Ordinary people and patients with severe illness in Iran are the main target of the sanctions against the country

Six world powers and Iran have agreed to extend the deadline for a nuclear deal for seven months.The US and Iran claimed that serious progress has been made and they are confident about reaching a deal in June, which means the removal of sanctions has been postponed for seven more months.

The nuclear crisis has become part of Iranians’ life. Iranian civilians are familiar with the impact of the Western and UN sanctions, more so than any other international expert.

Hundreds of thousands of Iranians with serious illnesses bear the brunt of the sanctions in terms of a dire shortage of life-saving medical supplies and drugs, such as chemotherapy drugs for cancer and blood clotting agents for haemophiliacs, where Iran has the highest incidence of cancer patients in the Middle East.

According to Iran’s media, “41,000 people die of cancer each year and around 70,000 people are diagnosed with cancer in Iran every year”.

Moreover, the lives of thousands of Iranian children who are suffering from haemophilia have been put at imminent risk due to a shortage of proper medicine.

Although the obstacles are not on trade in humanitarian supplies such as food and medicine, Iranian pharmaceutical companies are unable to transfer money abroad directly, causing payment delays. Therefore, many international companies are not willing to do business with Iran.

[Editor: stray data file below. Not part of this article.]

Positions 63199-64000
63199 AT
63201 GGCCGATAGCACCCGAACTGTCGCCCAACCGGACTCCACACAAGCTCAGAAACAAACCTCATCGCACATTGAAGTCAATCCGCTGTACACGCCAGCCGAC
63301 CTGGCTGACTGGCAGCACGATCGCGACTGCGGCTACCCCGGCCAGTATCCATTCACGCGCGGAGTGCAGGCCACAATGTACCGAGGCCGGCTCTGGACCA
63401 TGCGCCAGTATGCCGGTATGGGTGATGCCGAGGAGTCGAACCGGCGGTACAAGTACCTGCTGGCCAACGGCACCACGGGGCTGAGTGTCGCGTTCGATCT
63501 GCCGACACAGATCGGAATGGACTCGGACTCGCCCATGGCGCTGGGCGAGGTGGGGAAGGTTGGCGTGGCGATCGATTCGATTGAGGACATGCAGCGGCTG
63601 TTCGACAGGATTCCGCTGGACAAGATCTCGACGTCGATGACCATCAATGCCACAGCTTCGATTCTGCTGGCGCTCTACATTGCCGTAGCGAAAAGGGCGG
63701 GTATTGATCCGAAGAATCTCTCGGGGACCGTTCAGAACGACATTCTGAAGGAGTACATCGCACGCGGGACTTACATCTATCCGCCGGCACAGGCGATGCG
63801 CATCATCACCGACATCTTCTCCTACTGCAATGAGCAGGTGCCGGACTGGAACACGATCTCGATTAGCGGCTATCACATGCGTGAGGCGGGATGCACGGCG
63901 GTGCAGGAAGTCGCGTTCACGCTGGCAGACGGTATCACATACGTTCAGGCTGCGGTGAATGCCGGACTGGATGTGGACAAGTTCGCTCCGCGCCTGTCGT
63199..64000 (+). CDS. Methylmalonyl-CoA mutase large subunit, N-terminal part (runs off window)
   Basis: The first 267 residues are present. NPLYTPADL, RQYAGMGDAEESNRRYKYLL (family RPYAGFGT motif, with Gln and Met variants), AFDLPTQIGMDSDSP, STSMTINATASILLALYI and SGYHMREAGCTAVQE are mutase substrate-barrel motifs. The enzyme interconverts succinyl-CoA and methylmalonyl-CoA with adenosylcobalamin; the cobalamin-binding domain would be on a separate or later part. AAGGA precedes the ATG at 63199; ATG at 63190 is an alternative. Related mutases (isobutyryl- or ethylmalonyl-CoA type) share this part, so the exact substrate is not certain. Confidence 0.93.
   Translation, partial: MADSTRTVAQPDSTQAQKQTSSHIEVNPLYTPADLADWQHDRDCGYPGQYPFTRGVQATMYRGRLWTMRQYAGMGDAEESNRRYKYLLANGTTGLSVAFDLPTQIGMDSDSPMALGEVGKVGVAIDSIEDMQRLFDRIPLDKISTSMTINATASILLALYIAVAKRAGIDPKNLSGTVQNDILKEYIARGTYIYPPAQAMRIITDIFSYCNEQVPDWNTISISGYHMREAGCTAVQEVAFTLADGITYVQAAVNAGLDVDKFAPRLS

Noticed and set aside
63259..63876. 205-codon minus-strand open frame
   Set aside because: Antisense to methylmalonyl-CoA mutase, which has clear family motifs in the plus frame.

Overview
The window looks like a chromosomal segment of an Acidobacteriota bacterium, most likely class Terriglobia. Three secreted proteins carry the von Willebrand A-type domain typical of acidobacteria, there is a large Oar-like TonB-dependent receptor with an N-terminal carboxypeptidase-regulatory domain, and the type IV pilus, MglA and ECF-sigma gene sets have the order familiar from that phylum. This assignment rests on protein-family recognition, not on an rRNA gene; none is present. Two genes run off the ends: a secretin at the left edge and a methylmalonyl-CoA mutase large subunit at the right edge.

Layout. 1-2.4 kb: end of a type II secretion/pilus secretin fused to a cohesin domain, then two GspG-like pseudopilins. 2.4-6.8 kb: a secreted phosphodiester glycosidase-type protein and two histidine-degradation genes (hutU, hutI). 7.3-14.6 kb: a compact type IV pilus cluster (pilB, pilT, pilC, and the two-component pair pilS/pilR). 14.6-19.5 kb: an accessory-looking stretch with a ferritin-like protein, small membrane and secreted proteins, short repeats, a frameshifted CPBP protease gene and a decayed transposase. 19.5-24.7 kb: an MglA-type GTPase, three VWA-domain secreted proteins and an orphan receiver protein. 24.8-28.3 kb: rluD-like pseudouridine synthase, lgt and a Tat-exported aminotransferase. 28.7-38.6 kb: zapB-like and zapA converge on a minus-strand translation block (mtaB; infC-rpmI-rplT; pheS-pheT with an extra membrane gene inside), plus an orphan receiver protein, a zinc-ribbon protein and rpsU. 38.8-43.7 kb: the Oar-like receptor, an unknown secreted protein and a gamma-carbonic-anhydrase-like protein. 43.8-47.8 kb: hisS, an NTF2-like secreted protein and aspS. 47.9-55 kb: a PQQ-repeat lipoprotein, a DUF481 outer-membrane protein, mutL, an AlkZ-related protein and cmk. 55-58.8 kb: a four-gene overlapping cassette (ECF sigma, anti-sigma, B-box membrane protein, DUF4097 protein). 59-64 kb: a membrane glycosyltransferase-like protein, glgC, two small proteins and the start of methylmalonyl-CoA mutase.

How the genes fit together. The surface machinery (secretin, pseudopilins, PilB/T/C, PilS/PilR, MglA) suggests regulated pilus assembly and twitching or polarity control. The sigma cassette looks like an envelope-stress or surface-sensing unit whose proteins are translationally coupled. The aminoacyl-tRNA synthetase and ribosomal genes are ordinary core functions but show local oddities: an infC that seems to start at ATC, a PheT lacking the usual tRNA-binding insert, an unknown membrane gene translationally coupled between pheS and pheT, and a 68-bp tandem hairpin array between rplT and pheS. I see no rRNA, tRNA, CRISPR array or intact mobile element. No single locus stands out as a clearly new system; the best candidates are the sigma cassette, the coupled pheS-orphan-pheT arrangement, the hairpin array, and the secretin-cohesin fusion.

Western powers have frozen various assets of Iranian banks and businesses, which has led the country into a severe economic crisis and affects the lives of the entire population. The Iranian currency, the rial, has fallen 80 per cent against the dollar in the black market in the past three years, as reported in the Iranian news outlet Fararu. As a result, the price of essentials such as food and fruit has increased dramatically. Iran has experienced very high inflation during recent years.

In addition, Iran is unable to sell its oil due to the sanctions, so the income of the country has decreased and the government has little spending power. Therefore, many state companies have fired their employees and unemployment is increasing. The situation spreads anger and disappointment amongst Iranians.

Overall, the lives of ordinary people in Iran have been affected by a shocking economic crisis. A report from Bloomberg shows that “Iran’s economy is 25 per cent smaller today than it would have been without sanctions”.

Iranians hear the same news again and again about the nuclear talks: but they are struggling for their lives under the pressure of the imposed sanctions.

This article has been published on The News Hub